Aaron Brasket, a visiting PhD student from the University of Colorado is examining this question using a zonally-averaged atmosphere, with a parameterization of the eddy transports, coupled to a 3-dimensional ocean basin in an idealized model domain. With this configuration, we can study in detail the realistic coupling of the atmosphere-ocean system over a wide range of parameter values. Our results indicate that the de-stabilizing impact of the atmospheric water transports is small compared with other feedbacks and that in a coupled environment the water transport is weaker than in low-order systems. The results also seem to indicate that in our coupled system the thermohaline circulation is more robust to perturbations than in low order systems or coupled models with large flux corrections or other simplified boundary conditions. The reasons for this are not completely clear but two possible explanations have emerged so far. The first explanation involves the temperature dependence of the available moisture in the atmosphere. A perturbation of the thermohaline circulation which reduces the ocean overturning induces larger transports of heat and fresh water by the atmosphere. However, the reduction of oceanic heat transport also leads to colder ocean and air surface temperatures which reduces the moisture available for precipitation. Colder temperatures may force the increased atmospheric transports to be rained out of the atmosphere further south before they reach the convective regions in high latitudes. In effect, a short-circuit in the water transport feedback. Another possibility involves the oceanic gyre circulation and associated transports. Enhanced atmospheric transports are accompanied by an increase in the strength of the zonal jet and an acceleration of the sub-tropical and sub-polar gyres in the ocean. The tracer transports of heat and salinity by the gyre circulation act in opposition to the overturning perturbation. Whether this negative feedback of the coupled system is dominant or in addition to the other feedbacks mentioned is the current focus of our research.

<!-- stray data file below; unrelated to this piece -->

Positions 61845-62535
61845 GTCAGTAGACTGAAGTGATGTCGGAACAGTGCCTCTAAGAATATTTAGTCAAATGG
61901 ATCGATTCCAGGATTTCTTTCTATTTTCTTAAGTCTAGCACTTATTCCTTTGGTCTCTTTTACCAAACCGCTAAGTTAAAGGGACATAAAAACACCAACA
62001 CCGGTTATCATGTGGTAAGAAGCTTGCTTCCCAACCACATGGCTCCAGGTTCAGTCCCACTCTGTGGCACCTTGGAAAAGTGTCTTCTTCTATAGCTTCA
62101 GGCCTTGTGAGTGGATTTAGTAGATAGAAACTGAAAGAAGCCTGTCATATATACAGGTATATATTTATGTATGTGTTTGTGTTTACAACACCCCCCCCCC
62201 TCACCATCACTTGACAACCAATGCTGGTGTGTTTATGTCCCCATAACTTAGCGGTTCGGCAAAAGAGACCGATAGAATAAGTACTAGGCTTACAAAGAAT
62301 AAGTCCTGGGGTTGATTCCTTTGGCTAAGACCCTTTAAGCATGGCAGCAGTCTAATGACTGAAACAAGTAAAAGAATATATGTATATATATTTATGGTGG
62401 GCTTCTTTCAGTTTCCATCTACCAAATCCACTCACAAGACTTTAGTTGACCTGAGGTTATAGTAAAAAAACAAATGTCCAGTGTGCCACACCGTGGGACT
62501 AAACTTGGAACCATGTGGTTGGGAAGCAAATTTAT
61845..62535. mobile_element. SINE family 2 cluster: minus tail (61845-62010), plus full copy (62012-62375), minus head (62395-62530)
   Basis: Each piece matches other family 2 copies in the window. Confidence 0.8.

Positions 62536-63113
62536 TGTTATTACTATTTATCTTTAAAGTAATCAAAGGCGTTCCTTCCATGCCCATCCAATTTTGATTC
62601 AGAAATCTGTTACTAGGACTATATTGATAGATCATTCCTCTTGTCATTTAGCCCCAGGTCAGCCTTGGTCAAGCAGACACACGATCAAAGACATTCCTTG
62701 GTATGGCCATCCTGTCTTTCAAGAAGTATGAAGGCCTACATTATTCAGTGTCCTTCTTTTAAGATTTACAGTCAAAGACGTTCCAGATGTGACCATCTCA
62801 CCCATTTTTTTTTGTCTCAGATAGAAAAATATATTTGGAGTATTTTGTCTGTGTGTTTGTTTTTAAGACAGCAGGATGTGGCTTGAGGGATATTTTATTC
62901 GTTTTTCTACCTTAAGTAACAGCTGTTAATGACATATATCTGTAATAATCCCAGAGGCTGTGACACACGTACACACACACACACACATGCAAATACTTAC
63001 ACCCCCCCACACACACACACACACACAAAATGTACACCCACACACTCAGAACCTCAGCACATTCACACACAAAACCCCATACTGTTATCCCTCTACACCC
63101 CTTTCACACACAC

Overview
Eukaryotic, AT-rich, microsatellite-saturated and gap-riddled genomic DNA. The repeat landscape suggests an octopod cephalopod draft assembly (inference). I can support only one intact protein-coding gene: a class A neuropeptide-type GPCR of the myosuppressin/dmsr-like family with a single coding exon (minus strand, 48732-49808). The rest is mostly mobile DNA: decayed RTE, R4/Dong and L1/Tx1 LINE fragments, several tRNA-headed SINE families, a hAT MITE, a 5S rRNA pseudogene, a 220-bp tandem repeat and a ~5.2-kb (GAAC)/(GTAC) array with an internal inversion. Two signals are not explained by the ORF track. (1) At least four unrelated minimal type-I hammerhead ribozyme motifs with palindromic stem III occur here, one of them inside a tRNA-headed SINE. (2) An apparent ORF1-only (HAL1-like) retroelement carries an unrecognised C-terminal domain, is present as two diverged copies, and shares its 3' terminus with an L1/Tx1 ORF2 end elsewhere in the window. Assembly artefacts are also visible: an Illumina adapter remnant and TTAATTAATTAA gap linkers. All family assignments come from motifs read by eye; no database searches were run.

3.3 An Analysis of the Canadian Precipitation Record

Global climate model simulations suggest that a warmer climate may include a more dynamic hydrological cycle. That is, one in which there is more precipitation and more extreme precipitation events, both wet and dry, in mid and high latitudes (e.g. Canada). So far, analyses of observational records have detected a positive trend in global land precipitation, consistent with enhanced greenhouse projections. For example, recent studies have found precipitation increases in south-eastern Canada and in the Canadian Arctic. However, despite the more forceful impact of a change in the characteristics of extreme precipitation events, only preliminary analyses have examined this for Canada, with mixed results. Daithi Stone, an MSc student, is undertaking a comprehensive analysis of the Canadian precipitation record to examine: trends in precipitation; trends in the distribution of its extremes; links between seasonal precipitation anomalies over Canada and various climate indices; relationships between the results of these three topics. He is using the improved daily precipitation dataset produced by E. Mekis and W. D. Hogg.

Research completed thus far consists of an examination of trends in mean precipitation and correlations between seasonal precipitation anomalies and various climate indices, on a regional basis. Mr. Stone has examined the distribution of station trends for separate regions and confirmed the existence both of linear trends in the southeast and north and of periodic variations in the southwest. An examination of the relationship between seasonal precipitation and several climate indices is revealing some important correlations. It has also confirmed some previously suspected relationships, such as the influence of the Pacific/North America pattern and the El Niño-Southern Oscillation on winter precipitation from southern British Columbia to Southern Ontario and over the mainland Northwest Territories. Work on extreme precipitation events will begin upon completion of this segment.